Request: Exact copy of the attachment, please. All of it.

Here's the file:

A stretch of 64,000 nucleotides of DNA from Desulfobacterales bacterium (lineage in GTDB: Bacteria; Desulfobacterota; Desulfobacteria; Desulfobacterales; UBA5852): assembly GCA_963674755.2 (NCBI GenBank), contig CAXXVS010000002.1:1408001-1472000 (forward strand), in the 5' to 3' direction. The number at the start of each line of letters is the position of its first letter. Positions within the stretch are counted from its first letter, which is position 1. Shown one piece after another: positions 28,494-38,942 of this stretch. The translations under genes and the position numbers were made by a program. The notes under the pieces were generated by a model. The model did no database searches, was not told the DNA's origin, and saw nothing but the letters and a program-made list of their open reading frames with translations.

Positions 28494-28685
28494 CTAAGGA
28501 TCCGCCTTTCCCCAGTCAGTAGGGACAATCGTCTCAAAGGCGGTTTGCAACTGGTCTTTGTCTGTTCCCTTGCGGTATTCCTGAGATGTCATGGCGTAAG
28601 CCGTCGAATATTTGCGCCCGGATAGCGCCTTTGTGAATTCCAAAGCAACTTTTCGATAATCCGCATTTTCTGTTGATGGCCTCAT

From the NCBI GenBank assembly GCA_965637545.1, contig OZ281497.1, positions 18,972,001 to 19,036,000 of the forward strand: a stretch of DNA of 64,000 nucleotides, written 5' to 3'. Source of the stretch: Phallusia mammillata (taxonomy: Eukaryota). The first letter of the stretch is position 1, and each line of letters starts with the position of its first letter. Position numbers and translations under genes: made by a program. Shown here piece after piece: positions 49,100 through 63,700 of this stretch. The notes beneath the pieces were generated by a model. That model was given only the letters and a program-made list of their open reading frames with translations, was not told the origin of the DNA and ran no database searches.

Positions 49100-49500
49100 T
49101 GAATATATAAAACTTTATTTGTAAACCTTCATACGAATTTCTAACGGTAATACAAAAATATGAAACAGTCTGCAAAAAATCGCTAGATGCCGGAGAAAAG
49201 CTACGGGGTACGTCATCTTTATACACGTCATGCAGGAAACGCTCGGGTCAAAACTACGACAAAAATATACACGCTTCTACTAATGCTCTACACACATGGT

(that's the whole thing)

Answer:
A stretch of 64,000 nucleotides of DNA from Desulfobacterales bacterium (lineage in GTDB: Bacteria; Desulfobacterota; Desulfobacteria; Desulfobacterales; UBA5852): assembly GCA_963674755.2 (NCBI GenBank), contig CAXXVS010000002.1:1408001-1472000 (forward strand), in the 5' to 3' direction. The number at the start of each line of letters is the position of its first letter. Positions within the stretch are counted from its first letter, which is position 1. Shown one piece after another: positions 28,494-38,942 of this stretch. The translations under genes and the position numbers were made by a program. The notes under the pieces were generated by a model. The model did no database searches, was not told the DNA's origin, and saw nothing but the letters and a program-made list of their open reading frames with translations.

Positions 28494-28685
28494 CTAAGGA
28501 TCCGCCTTTCCCCAGTCAGTAGGGACAATCGTCTCAAAGGCGGTTTGCAACTGGTCTTTGTCTGTTCCCTTGCGGTATTCCTGAGATGTCATGGCGTAAG
28601 CCGTCGAATATTTGCGCCCGGATAGCGCCTTTGTGAATTCCAAAGCAACTTTTCGATAATCCGCATTTTCTGTTGATGGCCTCAT

From the NCBI GenBank assembly GCA_965637545.1, contig OZ281497.1, positions 18,972,001 to 19,036,000 of the forward strand: a stretch of DNA of 64,000 nucleotides, written 5' to 3'. Source of the stretch: Phallusia mammillata (taxonomy: Eukaryota). The first letter of the stretch is position 1, and each line of letters starts with the position of its first letter. Position numbers and translations under genes: made by a program. Shown here piece after piece: positions 49,100 through 63,700 of this stretch. The notes beneath the pieces were generated by a model. That model was given only the letters and a program-made list of their open reading frames with translations, was not told the origin of the DNA and ran no database searches.

Positions 49100-49500
49100 T
49101 GAATATATAAAACTTTATTTGTAAACCTTCATACGAATTTCTAACGGTAATACAAAAATATGAAACAGTCTGCAAAAAATCGCTAGATGCCGGAGAAAAG
49201 CTACGGGGTACGTCATCTTTATACACGTCATGCAGGAAACGCTCGGGTCAAAACTACGACAAAAATATACACGCTTCTACTAATGCTCTACACACATGGT